Picks and Pans Review: A Night to Remember

updated 06/19/1989 AT 01:00 AM EDT

originally published 06/19/1989 AT 01:00 AM EDT

Cyndi Lauper

Pop wildflower Lauper was one of the '80s' most surprising success stories when She's So Unusual hit it big-time in 1984. She makes a hearty and, for her, disciplined effort to recapture her faded glory on this album. It may be too late.

It's Lauper's own fault if she has come to be known as a novelty act—much of her image was based on her Brooklyn-accented ditziness and mix-and-clash thrift-shop fashion statements. This record is a test of her appeal beyond such gimmickry. If she ends up on the flash-in-the-pan slag heap, it will be a shame. She's a good singer, especially so on this album, where she curtails her penchants for breathy-squealy bursts and, at the other extreme, unconstrained hiccup effects. Vocally, she does everything right on A Night to Remember. She's earthy on the winsome rocker "I Drove All Night," scintillating on the airier "Primitive" and sweet on the gentle "Unconditional Love." Billy Steinberg and Tom Kelly are the album's main songwriters, often teaming with Lauper. They give her good grist, especially on the sprightly "Like a Cat," written with Christina Amphlett of the Divinyls.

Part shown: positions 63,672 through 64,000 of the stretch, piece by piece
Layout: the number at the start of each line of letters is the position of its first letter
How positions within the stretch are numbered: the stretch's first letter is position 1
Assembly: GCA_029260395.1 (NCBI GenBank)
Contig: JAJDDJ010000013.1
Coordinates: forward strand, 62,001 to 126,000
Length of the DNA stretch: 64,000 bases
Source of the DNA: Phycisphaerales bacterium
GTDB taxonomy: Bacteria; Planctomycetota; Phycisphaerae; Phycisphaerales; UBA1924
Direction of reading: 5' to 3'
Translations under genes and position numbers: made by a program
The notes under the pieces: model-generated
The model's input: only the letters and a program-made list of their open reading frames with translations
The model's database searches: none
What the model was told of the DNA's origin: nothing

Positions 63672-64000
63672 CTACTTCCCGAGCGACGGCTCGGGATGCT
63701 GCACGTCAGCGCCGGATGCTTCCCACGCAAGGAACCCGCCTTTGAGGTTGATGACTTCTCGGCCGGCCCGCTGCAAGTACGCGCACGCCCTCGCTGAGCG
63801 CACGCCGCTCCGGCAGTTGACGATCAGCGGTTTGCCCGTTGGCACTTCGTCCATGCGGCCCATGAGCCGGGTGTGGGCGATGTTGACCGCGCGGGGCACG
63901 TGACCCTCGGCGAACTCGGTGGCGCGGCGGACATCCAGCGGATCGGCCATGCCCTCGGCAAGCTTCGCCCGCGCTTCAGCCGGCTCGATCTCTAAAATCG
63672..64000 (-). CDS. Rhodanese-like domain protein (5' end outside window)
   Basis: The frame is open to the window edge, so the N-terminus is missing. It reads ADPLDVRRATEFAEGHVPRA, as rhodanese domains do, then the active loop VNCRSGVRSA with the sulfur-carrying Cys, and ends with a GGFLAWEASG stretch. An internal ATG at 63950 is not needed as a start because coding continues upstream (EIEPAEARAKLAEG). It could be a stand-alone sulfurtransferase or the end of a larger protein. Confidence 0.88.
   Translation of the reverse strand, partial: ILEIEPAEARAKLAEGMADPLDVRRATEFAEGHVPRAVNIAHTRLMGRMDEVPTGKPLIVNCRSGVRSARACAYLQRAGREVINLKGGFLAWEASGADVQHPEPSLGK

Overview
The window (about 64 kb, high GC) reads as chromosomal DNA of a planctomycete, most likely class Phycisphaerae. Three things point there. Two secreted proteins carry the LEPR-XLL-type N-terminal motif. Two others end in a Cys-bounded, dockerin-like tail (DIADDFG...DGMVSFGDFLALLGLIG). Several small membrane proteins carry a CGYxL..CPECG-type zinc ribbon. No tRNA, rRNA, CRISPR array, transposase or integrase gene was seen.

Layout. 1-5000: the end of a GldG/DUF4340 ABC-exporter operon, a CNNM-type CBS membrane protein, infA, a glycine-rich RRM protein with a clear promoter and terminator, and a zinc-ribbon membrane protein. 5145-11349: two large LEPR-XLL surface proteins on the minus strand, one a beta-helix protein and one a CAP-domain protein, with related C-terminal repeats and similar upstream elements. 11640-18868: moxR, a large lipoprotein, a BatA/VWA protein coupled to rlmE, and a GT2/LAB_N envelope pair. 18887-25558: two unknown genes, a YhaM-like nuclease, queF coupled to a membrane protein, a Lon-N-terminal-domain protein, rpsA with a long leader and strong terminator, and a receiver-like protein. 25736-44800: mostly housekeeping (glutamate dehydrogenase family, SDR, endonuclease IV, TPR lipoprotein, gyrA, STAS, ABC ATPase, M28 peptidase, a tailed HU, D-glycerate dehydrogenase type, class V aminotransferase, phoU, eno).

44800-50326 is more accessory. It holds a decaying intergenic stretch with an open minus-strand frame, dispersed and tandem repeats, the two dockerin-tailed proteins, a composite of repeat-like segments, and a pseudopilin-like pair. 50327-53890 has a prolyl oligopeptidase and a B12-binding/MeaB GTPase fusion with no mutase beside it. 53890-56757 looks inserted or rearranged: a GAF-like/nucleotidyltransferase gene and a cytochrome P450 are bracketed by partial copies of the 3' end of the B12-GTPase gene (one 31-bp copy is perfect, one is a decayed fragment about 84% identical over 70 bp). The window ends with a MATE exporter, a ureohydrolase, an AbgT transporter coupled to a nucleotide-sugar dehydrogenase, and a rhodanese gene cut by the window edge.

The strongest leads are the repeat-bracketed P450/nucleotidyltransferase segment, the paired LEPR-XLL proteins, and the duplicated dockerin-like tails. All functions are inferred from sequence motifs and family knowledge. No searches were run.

Avoiding the manifold excesses of her disappointing second album, True Colors, Lauper elected to pursue a direct, vital pop style. She's backed by stellar guest musicians—everyone from Eric Clapton and Rick Derringer to Bootsy Collins and Rockin' Dopsie. Yet her voice, as it should be, is the main attraction here. She sings up a nontempestuous kind of storm. It's a question, though, whether that's the kind of thing that's likely to reclaim her place in the house of mass appeal. (Epic)

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